I ask: Can anyone understand my anguish? Do you even dare?

I’ve skipped centuries in my storytelling. Let’s undo them for there’s one point I wish to clear. Yes, I’m aware of a certain recorded literary discrepancy: If I were invisible, how did I put up a sudden appearance on Earth as evidenced in Kalidasa’s lyrical play, Abhijanasakuntalam? I admire Kalidasa’s command over language but that’s about it. Let me tell you the famed poet-playwright got most of it wrong– though I did appear.

Hear my version: My child Sakuntala grew up in a forest ashram; she was a loving, strong-willed girl. My daughter was a minor when King Dushyanta — who was hunting in the vicinity — spotted her. He awakened her sexuality and seduced her with promises of eternal admiration. As a mother I know Shakuntala fell more for the storybook idea of romance embedded in that encounter than him, per se. Come on, he, a powerful king lay at the feet of this bare-foot girl from a hermitage; he wrote love poems to her on lotus leaves and slid them downstream to her; he even gave her, as a promise of undying love, his signet ring — which my child lost one day, splashing about in the river.

As you know he abandoned her soon after saying he had pressing official matters; my daughter believed his every word. She spoke truths like the day brings light and thought no less of anyone else. As her pregnancy advanced she grew impatient and constrained by imminent motherhood. She was told not to climb the trees she so loved, she couldn’t chase deer nor was allowed to go boating through she was a strong rower. Besides she was an adolescent who like all others of her age wanted to reap the benefits of being adult, she chose to go to ‘her’ man.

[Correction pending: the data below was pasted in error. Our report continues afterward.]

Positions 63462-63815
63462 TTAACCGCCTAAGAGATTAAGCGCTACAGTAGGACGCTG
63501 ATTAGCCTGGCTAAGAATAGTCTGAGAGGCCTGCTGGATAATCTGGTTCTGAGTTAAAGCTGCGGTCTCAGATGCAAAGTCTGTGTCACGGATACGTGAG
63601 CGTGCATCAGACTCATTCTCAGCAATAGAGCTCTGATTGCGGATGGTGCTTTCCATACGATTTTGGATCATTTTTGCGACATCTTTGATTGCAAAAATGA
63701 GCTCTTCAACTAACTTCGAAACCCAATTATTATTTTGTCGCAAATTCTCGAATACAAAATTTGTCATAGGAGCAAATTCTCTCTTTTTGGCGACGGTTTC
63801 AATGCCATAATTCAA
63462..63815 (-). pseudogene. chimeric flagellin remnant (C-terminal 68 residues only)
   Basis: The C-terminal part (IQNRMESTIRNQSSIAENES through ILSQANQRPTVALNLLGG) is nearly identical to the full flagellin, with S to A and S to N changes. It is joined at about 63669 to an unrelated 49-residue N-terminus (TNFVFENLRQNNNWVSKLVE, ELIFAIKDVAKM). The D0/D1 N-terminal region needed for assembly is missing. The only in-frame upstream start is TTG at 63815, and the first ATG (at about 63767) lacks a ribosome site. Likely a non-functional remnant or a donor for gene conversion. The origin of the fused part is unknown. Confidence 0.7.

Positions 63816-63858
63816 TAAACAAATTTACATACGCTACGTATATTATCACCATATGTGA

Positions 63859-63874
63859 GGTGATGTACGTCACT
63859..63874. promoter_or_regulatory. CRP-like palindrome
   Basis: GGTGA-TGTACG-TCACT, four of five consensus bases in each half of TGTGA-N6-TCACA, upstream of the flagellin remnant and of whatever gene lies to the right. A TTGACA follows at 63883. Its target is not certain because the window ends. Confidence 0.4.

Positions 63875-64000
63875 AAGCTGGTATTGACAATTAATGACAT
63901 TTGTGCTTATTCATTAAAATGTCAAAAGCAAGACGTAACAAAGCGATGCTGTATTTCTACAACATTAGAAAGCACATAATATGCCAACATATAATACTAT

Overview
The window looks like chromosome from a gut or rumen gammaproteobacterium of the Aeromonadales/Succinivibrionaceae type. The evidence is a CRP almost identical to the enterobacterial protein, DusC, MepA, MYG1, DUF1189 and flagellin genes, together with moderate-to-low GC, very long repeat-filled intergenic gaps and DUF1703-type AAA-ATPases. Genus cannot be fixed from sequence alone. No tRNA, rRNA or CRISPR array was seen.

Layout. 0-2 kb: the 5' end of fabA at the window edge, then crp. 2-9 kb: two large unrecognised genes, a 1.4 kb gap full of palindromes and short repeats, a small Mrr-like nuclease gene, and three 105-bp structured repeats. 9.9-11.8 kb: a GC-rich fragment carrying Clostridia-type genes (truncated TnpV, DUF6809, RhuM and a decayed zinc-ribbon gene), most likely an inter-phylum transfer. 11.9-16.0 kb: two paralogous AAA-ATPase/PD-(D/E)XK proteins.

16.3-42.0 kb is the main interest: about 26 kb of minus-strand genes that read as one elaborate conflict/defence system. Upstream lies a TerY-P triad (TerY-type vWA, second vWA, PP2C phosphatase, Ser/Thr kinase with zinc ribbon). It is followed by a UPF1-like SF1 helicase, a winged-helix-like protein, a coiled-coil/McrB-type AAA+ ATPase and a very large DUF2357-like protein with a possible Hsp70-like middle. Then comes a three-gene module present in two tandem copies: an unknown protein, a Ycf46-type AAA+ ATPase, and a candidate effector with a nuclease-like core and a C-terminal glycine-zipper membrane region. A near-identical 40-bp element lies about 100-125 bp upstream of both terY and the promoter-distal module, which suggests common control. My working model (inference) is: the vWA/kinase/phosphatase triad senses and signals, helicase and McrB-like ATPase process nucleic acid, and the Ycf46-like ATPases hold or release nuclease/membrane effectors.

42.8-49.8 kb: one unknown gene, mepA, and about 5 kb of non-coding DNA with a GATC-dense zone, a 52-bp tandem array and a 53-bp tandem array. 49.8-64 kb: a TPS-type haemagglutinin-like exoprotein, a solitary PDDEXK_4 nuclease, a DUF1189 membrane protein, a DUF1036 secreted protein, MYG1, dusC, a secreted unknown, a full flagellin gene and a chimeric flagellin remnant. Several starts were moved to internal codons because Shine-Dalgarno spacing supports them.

My doe-eyed Sakuntala presented herself at her husband’s court. Big bellied, trusting, she stood in his throne room – and was rejected. Can’t remember who she is, my son-in-law-to-be blandly stated to his court; not the faintest memory, he said. It was the same old story.

Sakuntala was weeping with rage, tearing at her bark garments, demanding Dushyanta remember her body, she was the focus of a hundred censorious eyes, and helpless; she screamed she’d rather kill the child than give birth to a lie. My Sakuntala was declared mad.

This is when I turned visible. For I, Menaka, am a mother first. It’s common knowledge that there’s a wee loophole in every curse and law, income tax et al. The loophole in mine was that only once in an eternity could I show up in a shadowy form. I, water nymph, summoned the powers of dew, mist and rainbow to coalesce around me and give me shape. Semi-translucent I descended from the skies to vindicate my daughter and carry her away to another forest ashram. I sang comfort to her in my divine tongue; she wept the coarse tears of mortals.